Remember Everyone’s Name All the Time|
Editor’s Note: When you’re on the networking scene, it can be tempting to get into a swirl of trying to meet every single person and memorize everything about them. Don’t do this. It is a massive waste of time and effort. Take a hint from your brain: look for the big, important stuff, and forget the rest.
That said, there’s nothing worse than meeting a new colleague with whom you’ll be working frequently and then realizing you have no idea what their name is two seconds after they say it. So thanks to Savvy Sugar’s Emily Co for compiling this helpful list of memory aids!
One of the toughest things to do when getting to know people professionally is remembering their names. And it’s also an extremely useful skill to have when you’re networking. Showing a stranger that you remembered her name can portray you as someone who pays attention and even someone who cares. Here are some tricks to remembering any name:
- Ask for their business card: When you meet someone in a networking situation, ask for their business card. Jot down a few notes about the person and his appearance so you can differentiate him from the other people you’ve met. You can always refer back to the card if you forget someone’s name.
- Repeat it in your mind: After you’ve met someone, repeat her name in your mind a few times until you feel like you got a hang of the name.
- Write it down: Some people write down people’s names in a private place like a bathroom on a scrap of paper or a notebook.
- Ask again: At the end of your conversation, ask the person you’re speaking with to repeat his name just to make sure you have it right. Hearing it again will help you memorize it as well.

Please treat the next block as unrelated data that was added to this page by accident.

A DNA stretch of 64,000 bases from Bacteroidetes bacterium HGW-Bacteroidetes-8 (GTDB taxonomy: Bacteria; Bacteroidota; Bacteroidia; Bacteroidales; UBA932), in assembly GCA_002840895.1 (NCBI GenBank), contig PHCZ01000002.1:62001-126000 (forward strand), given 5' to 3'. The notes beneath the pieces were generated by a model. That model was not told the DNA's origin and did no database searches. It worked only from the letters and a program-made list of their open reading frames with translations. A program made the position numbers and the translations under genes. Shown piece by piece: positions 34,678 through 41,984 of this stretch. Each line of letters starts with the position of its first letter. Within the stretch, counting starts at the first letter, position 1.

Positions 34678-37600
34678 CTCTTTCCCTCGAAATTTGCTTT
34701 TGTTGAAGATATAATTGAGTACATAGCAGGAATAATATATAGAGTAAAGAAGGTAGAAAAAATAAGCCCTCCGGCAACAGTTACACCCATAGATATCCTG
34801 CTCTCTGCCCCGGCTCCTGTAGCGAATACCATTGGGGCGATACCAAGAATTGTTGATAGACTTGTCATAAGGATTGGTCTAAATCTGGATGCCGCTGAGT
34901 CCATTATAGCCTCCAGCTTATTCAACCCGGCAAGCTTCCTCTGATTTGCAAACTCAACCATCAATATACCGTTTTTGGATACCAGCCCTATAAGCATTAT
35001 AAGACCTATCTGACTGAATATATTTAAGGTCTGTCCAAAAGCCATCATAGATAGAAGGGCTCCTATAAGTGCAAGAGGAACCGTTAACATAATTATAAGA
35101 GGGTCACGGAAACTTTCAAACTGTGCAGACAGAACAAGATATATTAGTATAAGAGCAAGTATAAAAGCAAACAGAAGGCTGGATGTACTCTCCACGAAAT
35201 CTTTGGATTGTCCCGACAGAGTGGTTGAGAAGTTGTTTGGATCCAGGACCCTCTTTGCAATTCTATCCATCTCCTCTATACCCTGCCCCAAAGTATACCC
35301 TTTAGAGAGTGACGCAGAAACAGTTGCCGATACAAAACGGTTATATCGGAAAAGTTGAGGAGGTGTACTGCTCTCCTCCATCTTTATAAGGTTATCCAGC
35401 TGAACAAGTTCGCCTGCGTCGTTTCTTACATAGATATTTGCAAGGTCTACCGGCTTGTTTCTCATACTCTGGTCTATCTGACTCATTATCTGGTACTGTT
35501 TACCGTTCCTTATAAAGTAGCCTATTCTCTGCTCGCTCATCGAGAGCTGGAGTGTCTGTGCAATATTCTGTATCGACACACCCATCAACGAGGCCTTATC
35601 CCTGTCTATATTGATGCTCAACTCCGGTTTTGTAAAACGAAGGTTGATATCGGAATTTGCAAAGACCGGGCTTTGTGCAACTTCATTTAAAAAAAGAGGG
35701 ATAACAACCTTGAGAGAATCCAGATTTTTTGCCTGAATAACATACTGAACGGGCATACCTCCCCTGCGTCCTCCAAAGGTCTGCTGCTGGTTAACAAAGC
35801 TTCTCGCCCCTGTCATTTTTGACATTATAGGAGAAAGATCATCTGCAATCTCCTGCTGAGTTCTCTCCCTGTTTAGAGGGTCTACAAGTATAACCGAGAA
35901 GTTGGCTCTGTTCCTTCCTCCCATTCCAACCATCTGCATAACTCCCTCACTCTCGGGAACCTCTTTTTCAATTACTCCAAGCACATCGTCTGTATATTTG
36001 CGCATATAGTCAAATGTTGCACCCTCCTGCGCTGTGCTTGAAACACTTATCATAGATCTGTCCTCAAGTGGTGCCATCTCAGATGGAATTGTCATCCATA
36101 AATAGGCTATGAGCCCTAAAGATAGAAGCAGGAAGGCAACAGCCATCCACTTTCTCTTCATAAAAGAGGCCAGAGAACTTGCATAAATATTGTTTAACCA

- Visualize an image: Attach an image to the name. For example, if you meet a Catherine, then try to connect the image of a cat with the woman. That way, when you meet the woman again, the image of a cat will pop up, and it will be easy to work out what her name is.
- Identity associations: If you picked up an interesting or distinguishing fact about the person you’re talking to, then repeat the associations in your head. For example, Matt resells rare shoes on eBay or Kelly participates in triathlons.
- Inject it into conversation: Say the other person’s name as often as you can during the conversation without it getting awkward. For example, inserting the name casually in sentences like “I really agree with you, John” or “John, how are you liking living in the city?” will do wonders for memorizing names.
- Rhyme it: We’re more apt to remember rhymes, so try to rhyme a name with a characteristic in your head. For example, Gary who loves Dairy. Play around with the words and come up with a phrase that will stick.
[Read the original at Savvy Sugar.]